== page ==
The new documentary Freakonomics harkens back to the good old days of 2005. Remember when economists, having permanently perfected the economy, graciously allowed their attention to wander to crime fighting, sumo wrestling, baby naming, and other fields not traditionally enlightened by their insights? University of Chicago economist Steven D. Levitt teamed up with journalist Stephen J. Dubner to compile one of the Housing Bubble era’s biggest airport-bookstore bestsellers: Freakonomics: A Rogue Economist Explains the Hidden Side of Everything. Levitt and Dubner have now recruited some prominent documentarians to anthologize five disparate chapters of Freakonomics.Read the whole thing there.
The most entertaining is the segment by Morgan Spurlock (Super Size Me) on those not fully thought-through first names with which some African-Americans have saddled their babies ever since the late 1960s’ Black Pride movement. For example, scholars have counted 228 varietals of ”Unique,” including ”Uneek” (a fine name for a future rodent exterminator). ...
Are black children’s lives permanently damaged by all this parental originality? In 2005, Levitt and Dubner rather callously concluded that, in effect, if your parents named you ”M’qheal” rather than ”Michael,” your bigger problem is likely your last name. You are evidently descended from some mighty poor decision-makers.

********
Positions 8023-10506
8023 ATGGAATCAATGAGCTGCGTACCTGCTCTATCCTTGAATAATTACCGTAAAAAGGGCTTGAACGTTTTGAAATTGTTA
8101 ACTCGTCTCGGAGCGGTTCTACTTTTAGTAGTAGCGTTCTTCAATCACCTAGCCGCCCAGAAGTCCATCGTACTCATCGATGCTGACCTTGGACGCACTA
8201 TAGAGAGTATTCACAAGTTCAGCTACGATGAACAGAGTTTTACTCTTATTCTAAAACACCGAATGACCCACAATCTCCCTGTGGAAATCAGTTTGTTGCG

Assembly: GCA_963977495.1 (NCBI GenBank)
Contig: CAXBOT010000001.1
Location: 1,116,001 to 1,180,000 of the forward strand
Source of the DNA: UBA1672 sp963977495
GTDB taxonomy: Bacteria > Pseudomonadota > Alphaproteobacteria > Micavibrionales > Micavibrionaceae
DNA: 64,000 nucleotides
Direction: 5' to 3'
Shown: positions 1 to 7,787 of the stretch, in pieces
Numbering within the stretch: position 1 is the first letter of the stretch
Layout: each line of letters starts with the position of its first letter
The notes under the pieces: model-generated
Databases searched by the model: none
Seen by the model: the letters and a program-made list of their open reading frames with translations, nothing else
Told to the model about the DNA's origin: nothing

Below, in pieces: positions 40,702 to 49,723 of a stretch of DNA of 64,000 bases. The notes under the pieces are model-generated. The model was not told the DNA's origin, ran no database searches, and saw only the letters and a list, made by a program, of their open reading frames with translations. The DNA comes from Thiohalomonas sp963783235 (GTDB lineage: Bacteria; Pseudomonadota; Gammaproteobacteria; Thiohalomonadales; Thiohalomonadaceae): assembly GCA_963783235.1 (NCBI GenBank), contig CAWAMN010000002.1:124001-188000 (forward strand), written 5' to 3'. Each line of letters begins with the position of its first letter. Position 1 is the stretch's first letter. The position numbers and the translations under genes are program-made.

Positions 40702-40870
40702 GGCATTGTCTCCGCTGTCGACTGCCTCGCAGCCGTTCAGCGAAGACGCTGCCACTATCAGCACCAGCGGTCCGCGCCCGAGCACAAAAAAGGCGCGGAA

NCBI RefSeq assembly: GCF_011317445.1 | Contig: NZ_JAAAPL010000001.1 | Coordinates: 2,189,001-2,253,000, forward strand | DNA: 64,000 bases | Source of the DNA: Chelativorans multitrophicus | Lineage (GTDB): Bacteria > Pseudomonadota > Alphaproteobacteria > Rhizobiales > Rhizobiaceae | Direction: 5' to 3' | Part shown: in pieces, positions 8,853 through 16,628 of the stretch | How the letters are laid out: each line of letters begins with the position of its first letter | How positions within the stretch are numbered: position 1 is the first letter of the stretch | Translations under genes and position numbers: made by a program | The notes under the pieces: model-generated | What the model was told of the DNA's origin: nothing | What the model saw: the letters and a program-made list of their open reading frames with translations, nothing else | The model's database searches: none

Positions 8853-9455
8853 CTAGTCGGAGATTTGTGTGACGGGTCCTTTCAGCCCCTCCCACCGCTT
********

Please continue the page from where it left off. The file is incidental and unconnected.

Spurlock, however, adds a useful coda from another social scientist who mailed out r?©sum?©s under white and black first names that were otherwise identical. Job applications bearing Ghetto Fabulous monikers are more likely to go straight into Human Resources Departments’ circular files. So, African-American parents: For the sake of your kids’ careers, please resist your whimsical urges. (Somebody should study the impact of the science-fictiony first names that Mormons dream up, such as D’Loaf, Zanderalex, and ElVoid.)
In other pop-sociology movie news, check out VideoGum's 2009 article "Malcolm Gladwell's Blink Vying for Legendary Worst Movie of All Time Status," including an important update on who is now attached to star in Blink. (Try to guess!)